Story Behind The Story: The Other Key

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It’s that time again. The spoilerific behind the scenes of the next novella in the series of novellas that recount the adventures of Helen Grace and Josiah Witherbloom.

As always, if you’ve not read the book, you really should. It costs less than a bottle of pop from a machine and it’ll last longer.

So, let’s head into spoiler territory…

At the climax of the last book, Helen had been spirited away by the Obsidian Emperor into his parallel world. Then, we jumped forward about a year and a half into the future to find Josiah and Wilhelmina searching for a way to get her back, all the while continuing to combat Lord Ashmore’s machinations.

First of all, let’s address the title. For anyone who read the last book, they knew that there was another key out there to the dimensional gateway to the Emperor’s dimension. The original one, in fact. The one that was not to be discovered for another three hundred years. So titling this one “The Other Key” seems a bit like a spoiler. I actually went back and forth on whether to call it that or not. But I really liked the title, and it felt appropriate. And, let’s be honest, did anyone think that Helen wouldn’t return? As readers, we suspend our disbelief and go along with a story, if it’s written well enough. But in the back of our minds certain truths seem very evident. Even though I’d gone through the motions of saying Helen was gone and Josiah and Wilhelmina were now the main characters, it did seem clear to me that most would be expecting Helen’s return. So I liked that the title sort of teased that. Because the story really isn’t about that.

Sure, it’s the plot. But Wilhelmina finds the key pretty early one, really only after just enough time to introduce what her life with Josiah is like now. The Other Key is what gets Josiah and Wilhelmina back to the Emperor’s dimension, true, and kicks off the adventure there. But it represents something much more powerful to Wilhelmina as a character and the book as a whole. This is very much a turning point for Wilhelmina. It’s the moment when she makes a terrible choice. A choice which the reader really only understands in the next book, and I’ll discuss that more in installment for the final book. I do wonder if people are a bit confused, here. Wilhelmina seems almost overly dramatic and almost hard to comprehend, I think, until you read the next book. She just seems jealous and resentful of Helen, and appears to make some rather huge leaps in logic about what her reappearance means. But, hopefully this is seen in a new light in the next book. That’s all I’ll say for now.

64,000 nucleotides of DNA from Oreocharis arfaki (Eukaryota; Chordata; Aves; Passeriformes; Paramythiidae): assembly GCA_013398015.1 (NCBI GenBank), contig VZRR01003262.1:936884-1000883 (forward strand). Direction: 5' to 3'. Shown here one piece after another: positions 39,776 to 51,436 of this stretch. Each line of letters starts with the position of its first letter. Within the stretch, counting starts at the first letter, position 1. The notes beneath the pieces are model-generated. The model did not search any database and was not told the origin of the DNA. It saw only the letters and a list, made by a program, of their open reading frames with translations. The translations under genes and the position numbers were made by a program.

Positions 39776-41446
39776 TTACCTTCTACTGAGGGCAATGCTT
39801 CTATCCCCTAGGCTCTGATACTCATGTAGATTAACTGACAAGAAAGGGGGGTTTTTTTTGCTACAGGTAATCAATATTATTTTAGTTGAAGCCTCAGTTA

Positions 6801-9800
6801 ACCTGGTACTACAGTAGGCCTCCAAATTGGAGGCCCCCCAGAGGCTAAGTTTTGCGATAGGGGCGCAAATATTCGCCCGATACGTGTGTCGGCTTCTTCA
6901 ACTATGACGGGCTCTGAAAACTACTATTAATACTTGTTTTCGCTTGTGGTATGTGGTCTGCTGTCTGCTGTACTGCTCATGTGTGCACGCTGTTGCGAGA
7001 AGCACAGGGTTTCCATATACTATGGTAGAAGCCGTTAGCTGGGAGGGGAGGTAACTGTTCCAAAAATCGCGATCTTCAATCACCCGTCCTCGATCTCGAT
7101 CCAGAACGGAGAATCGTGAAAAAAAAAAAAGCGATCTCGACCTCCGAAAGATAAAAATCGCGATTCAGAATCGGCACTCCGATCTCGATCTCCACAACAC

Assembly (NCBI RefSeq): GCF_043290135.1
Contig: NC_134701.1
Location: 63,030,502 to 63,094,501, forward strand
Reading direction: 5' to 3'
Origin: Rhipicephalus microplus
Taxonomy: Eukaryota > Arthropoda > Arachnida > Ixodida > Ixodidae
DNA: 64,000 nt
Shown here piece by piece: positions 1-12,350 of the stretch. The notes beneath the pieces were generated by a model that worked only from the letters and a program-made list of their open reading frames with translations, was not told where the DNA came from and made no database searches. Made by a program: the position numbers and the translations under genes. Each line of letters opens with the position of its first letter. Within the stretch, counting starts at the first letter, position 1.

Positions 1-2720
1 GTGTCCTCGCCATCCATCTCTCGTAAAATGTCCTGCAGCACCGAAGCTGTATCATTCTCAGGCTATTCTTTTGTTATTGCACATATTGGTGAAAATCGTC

Speaking of Wilhelmina, it’s my hope that people like her by this book. If they weren’t on board before, I hope they are now. I really liked her. Here we see her mature from the wary maid (seemingly) dragged along by events into the full-fledged adventurer we saw hints of throughout the other books. I really enjoyed her and Josiah’s relationship. It’s actually slightly weird, especially for the time period. It’s all a bit untoward, actually, and I didn’t want to shy away from that. I mean, we know that their feelings are genuine, but the outside world doesn’t, and certainly doesn’t judge them well.

I had a lot of fun with the alternate world. If anything, I wish we could have spent more time there. I had thought to expand it a great deal and introduce more characters and subplots, but they just felt superfluous to the main events. But that world exists in a very visual way in my mind, and I hope I was able to communicate that to the reader so that it lives within their mind as well.

Of course, the other strand running through this story is that we finally catch up to Lord Ashmore and his friends. Ashmore has created for himself a little group that mirrors Helen, Josiah and Wilhelmina in some ways, but they are very different people. While our main characters are very upstanding citizens, Ashmore, Allisa and Jean are all outcasts, thrown together by mere chance, really. You get a tiny hint into what Ashmore has planned, and I hope that threw the readers off a bit when they realize his goal really isn’t world domination or anything so prosaic.

We also get to know Baker a little better, after him appearing in very small ways and mentions in previous stories. I enjoyed the short scenes he and Reggie had together. I think they played well off each other, until poor Reggie was done away with.

I really like the ending, where everything seems as though it’s gone back to the status quo. But it really hasn’t. There are hints around the edges of Helen’s character, I hope. She has been changed by her experiences. She’s a tiny bit softer. Wilhelmina changes too, in ways that probably don’t make sense until the next book. I actually felt really bad for her in that scene at the end. She’s putting a whole life away, really, with her adventuring clothes. And when she puts that maid uniform back on, she’s giving herself over to destiny. A destiny she knows won’t end well for her. To be in that place, to feel like you have no choice… well, it’s a terrible thing. A feeling I wouldn’t wish on anyone.

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